Once again we are back where it all started – the Slovak Capital Bratislava. Even though we spent a year and a half in the city between 2012 and 2014, there is so much new to explore during each visit. This time we headed out to visit an old friend and her family in the village of Vajnory. It’s actually just a short drive from the center of Bratislava. We were lucky enough that our visit coincided with the annual Vajnorské dožinky – the local harvest festival.
A Morning Walk in Bratislava
During our visit in August 2019, we stayed just a few hundred meters from where we used to live in Ružinov. It was the same street, even. Hotel Apollo was just a short walk down along Košická street. It’s the place where our family usually stayed during their visits. That is, the times they didn’t stay in our apartment. It is a weird feeling when returning to an area where you once lived. Not much has changed in 5 years, but still, everything is so different. Parts of Bratislava develop rapidly, and other areas are a window into the city’s past.
After arriving late on Friday evening, we started off our first morning with the hotel breakfast before it was time to head out. It was already getting really hot outside. As it turned out, the temperature would continue to rise a bit over 30 degrees Celsius. Besserwisser fact: Anders Celsius was a Swedish scientist. Our main objective of the day? To enjoy the view across the Danube river, shop our necessities and meet up with my old-time friend. So we headed towards the Stary Most and there we could eventually confirm that the city was at least still standing and we had the whole weekend to explore it. The view over the Danube and the Old Town, including Most SNP, Bratislava Castle, and the St. Martin’s Cathedral, is something that we both still remember fondly from our time living here.
Background – It All Started in Petržalka
When moving to Bratislava in September 2012 I first rented a room of a Slovak woman in Petržalka. She let two rooms in her apartment. A Russian woman stayed in the other room; she had also just arrived in Bratislava. My first week in Bratislava was mainly focused around getting to know the city as well as a few people. These people included Finn and a Dane, as well as the two people I shared the apartment with. We had a great time in the apartment and I’m happy to have been able to stay in contact with at least one of my former flatmates.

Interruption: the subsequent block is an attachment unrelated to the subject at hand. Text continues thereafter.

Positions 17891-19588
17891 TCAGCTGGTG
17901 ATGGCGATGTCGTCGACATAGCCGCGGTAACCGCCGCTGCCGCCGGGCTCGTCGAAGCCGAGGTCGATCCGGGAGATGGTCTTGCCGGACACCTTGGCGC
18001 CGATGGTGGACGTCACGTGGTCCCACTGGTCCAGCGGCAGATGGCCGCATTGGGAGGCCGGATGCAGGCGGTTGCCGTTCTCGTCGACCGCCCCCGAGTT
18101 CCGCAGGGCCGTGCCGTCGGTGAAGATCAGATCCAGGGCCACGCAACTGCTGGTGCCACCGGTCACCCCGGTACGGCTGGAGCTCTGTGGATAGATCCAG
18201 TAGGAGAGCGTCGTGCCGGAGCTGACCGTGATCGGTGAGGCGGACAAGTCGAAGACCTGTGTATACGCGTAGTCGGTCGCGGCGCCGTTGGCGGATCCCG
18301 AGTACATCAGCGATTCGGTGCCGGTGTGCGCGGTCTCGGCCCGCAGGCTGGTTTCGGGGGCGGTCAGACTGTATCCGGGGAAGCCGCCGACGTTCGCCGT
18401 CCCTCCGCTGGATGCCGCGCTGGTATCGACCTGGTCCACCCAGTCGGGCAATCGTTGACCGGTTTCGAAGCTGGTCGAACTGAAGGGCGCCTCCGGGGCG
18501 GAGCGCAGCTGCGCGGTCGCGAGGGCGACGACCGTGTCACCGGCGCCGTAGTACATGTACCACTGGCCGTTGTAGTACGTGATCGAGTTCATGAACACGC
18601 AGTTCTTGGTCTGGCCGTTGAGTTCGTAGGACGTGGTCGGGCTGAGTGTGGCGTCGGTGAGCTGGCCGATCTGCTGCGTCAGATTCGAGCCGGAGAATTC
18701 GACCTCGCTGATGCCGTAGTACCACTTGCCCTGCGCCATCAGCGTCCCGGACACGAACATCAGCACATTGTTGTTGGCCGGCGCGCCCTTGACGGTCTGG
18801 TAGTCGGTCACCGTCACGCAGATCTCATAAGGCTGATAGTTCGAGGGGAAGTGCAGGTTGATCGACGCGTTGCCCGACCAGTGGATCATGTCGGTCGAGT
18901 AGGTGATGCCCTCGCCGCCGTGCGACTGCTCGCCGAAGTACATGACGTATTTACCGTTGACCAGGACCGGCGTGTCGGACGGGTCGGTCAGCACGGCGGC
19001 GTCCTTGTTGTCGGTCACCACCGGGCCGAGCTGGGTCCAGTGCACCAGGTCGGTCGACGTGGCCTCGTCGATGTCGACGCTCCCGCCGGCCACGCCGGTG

The Russian woman and her family are now living in Vajnory and we really looked forward to meeting them, seeing their new home as well as to let Little A play with her two boys. We might write more about our moves to Bratislava soon, as the 7-year anniversary is coming up.
Vajnory is a borough in the north-east of the center of Bratislava and it is close to Bratislava Airport. It stands at the foot of the Little Carpathians. Vajnory’s population is around 6.000 and it has been a borough of Bratislava since 1946. Even though it is a part of Bratislava, there are distinctive borders separating the former village with the rest of the city.
If you think the name reminds you of a certain drink, you’re right. The first written mention of the area dates back to 1237 and back then it had the name Pračany. The Heiligenkreuz Abbey owned it for a while during the time that towns were sold and bought, and it was the abbey that gave it the name Weinern. This name stemmed from the main occupation of the villagers, making wine. And wine they make still!
There are multiple bus lines connecting Vajnory with the center of Bratislava. However, we were lucky, and my friend picked us up. That meant a pleasant car drive to their house followed by a great lunch and some playtime for Little A.
We were really happy that my friend suggested this instead of us continuing with the initial plan that was to visit the Bratislava zoo. It was just way too hot to spend any longer time walking outdoor and the zoo would probably have been packed with people.
Vajnory also had one more treat for us – the Vajnorské Dožinky. This is the annual harvest festival and even in small villages, this is usually an interesting event. Local producers line up with their goods and you can find anything from Trdelnik (a must-try spit cake) to Burčiak (the “young wine”).
At the scene, there were constant presentations. Sadly, we didn’t really get what they were talking about, but the crowds were filled with people in traditional dresses and clothes. Susann tried some burčiak and the kids played for a while before we decided to get some ice-cream.
Ending Our Day in Ružinov
Our friend dropped us off at the hotel in the afternoon and we were quite tired from the heat and decided to relax at the hotel. After a short walk to see our old neighborhood we ended our day with dinner at the hotel restaurant. It had been way too long since my last Slovak Goulash.
Once Little A had fallen asleep in the evening it was time to watch the show going on outside. Lightning lit up the horizon and soon the thunder was rolling over Bratislava. The fierce rain was really accompanied with constant greetings from Thor and we were happy that the storm had waited until late in the evening to arrive.